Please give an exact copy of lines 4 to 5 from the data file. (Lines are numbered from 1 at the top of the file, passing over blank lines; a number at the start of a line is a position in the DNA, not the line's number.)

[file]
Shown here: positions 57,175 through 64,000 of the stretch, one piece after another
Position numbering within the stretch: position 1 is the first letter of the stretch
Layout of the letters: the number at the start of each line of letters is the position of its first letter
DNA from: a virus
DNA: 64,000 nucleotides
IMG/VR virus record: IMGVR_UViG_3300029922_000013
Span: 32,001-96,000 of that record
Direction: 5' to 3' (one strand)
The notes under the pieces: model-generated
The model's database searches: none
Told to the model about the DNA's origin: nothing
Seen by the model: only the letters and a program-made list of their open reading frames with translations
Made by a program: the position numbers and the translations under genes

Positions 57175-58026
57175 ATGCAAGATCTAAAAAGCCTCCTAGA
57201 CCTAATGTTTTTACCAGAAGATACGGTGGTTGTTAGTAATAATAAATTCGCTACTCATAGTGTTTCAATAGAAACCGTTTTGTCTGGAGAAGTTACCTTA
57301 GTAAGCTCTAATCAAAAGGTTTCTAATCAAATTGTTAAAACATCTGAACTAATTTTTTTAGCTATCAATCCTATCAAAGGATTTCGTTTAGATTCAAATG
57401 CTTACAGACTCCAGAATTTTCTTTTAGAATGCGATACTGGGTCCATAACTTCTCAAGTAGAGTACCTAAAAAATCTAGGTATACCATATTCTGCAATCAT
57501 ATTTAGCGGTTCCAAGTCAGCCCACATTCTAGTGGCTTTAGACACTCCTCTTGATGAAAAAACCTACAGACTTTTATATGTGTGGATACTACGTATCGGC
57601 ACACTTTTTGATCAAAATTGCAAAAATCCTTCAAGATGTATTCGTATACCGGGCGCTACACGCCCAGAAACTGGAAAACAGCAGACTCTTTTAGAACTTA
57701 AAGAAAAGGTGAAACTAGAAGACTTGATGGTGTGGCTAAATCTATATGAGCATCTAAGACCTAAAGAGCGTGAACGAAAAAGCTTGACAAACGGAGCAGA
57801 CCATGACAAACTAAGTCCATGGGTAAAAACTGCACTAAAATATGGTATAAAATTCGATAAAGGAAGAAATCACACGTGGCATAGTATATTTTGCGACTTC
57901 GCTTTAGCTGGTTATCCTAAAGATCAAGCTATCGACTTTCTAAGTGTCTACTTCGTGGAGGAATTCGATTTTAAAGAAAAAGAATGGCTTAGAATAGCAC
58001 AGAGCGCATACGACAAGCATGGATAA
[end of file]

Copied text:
DNA from: a virus
DNA: 64,000 nucleotides